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Comparison of per capita consumption of plastics over three different periods.  

Comparison of per capita consumption of plastics over three different periods.  

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The present rate of economic growth is unsustainable without saving of fossil energy like crude oil, natural gas or coal. Thus mankind has to rely on the alternate/renewable energy sources like biomass, hydropower, geothermal energy, wind energy, solar energy, nuclear energy, etc. On the other hand, suitable waste management strategy is another imp...

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... Western Europe. The average Indian consumption of virgin plastics per capita reached 3.2 kg in 2000/ 2001 (5 kg if recycled material is included) from a mere 0.8 kg in 1990/1991 and 1.8 kg in 1998/1999. However, this is only one- fourth of the consumption in China (12 kg/capita, 1998) and one sixth of the world average (18 kg/capita) [3,4]. The Fig. 1 gives the comparison of per capita consumption of plastics over three different periods. This plot represents a clear picture of growth of plastic consumption in ...

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The present rate of economic growth is unsustainable without saving of fossil energy like crude oil, natural gas or coal. Thus mankind has to rely on the alternate/renewable energy sources like biomass ,hydro power, geothermal energy, wind energy, solar energy, nuclear energy, etc. On the other hand, suitable waste management strategy is another im...

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... The success of co-pyrolysis lies mainly in the synergistic effect that comes from the reaction of different materials interacting during the process. A study by Panda et al. (2010) revealed that the oil yield obtained from the co-pyrolysis of biomass together with plastic was higher than that obtained only with biomass and also had a higher caloric value. ...
... Seeking to improve the efficiency of the pyrolysis process and its products, research in the presence of catalysts has been carried out. By using catalysts, it is possible to consume less energy (decomposition reactions at low temperatures), shorten reaction times (faster cracking reactions) and form products with more selective distribution, inhibiting the formation of undesirable products (García et al. 2005;Achilias et al. 2007;Aguado et al. 2007;Panda et al. 2010;Miandad et al. 2016;Al-Salem et al. 2017;Hafeez et al. 2019;Rajendran et al. 2020). ...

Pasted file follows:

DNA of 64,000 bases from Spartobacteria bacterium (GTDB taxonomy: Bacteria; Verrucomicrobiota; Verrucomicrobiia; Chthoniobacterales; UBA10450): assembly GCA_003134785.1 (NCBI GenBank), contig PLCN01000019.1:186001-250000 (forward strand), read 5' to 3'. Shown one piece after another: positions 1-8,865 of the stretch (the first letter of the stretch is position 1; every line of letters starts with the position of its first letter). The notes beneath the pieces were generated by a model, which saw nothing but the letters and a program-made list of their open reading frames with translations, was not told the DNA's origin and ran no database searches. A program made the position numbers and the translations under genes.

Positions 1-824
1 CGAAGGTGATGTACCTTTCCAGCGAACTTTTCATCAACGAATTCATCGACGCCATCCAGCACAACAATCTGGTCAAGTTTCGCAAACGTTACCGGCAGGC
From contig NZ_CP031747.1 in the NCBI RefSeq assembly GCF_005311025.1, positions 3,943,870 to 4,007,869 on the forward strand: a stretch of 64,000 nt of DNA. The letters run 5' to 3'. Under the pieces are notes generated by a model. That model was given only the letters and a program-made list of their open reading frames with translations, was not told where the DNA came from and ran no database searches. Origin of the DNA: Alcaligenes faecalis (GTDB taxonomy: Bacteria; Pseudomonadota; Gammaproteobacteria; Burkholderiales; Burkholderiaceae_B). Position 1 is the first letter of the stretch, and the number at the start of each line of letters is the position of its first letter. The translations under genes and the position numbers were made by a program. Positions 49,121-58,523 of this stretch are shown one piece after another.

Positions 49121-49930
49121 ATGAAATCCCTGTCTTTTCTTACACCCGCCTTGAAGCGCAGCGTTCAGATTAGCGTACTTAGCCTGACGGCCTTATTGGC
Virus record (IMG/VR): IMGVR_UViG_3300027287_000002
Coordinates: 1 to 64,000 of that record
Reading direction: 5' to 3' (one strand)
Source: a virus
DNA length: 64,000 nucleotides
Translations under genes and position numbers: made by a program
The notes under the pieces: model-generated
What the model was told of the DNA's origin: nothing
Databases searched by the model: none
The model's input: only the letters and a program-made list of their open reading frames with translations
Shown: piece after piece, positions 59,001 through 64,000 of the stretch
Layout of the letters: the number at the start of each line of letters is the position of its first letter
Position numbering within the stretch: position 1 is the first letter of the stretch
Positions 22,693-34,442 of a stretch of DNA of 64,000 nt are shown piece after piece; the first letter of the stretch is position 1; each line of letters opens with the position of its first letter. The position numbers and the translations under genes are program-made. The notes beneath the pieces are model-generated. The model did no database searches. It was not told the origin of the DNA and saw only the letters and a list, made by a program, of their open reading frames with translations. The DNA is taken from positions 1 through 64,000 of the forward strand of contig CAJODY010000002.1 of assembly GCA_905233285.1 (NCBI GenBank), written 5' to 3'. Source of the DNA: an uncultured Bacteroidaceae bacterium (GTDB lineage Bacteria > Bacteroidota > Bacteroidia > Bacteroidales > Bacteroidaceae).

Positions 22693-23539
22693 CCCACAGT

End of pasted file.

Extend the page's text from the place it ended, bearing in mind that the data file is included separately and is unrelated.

... Pillared clays are formed from the exchange of interlamellar cations from the original clay by bulky cationic species, such as complexes of inorganic metal cations, polyoxo or polyhydroxy cations, or other species, which after undergoing a calcination process to form metal oxide pillars (Panda et al. 2010;Vicente et al. 2013;Serra et al. 2020) as observed in Fig. 7. The pillar structures distributed between the smectite layers form a microporous system of channels comparable to those of zeolites, which can vary in size depending on the height of the pillar or the spacing between them (Kloprogge 1998;Gil et al. 2008). ...
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... Achyut K. Panda, R.K. Singh, D.K. Mishra, Thermolysis of waste plastics to liquid fuel: A suitable method for plastic waste management and manufacture of value added products-A world prospective[6]. ...
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... As a result, much of the post-consumer waste generated in the developing world ends up in the environment, where breakdown into microplastics and its migration up the food chain pose a potential threat to human health [8][9][10][11][12][13][14][15][16][17][18][19][20]. One solution for reducing the accumulation of mixed polyolefin plastic waste is to convert it into fuel oil via slow pyrolysis [21][22][23][24][25][26][27][28][29][30][31][32][33]. This process can be used to generate fuel oil with properties similar to either traditional diesel fuel or traditional kerosene, depending upon the pyrolysis temperature [23,24,32,33]. ...
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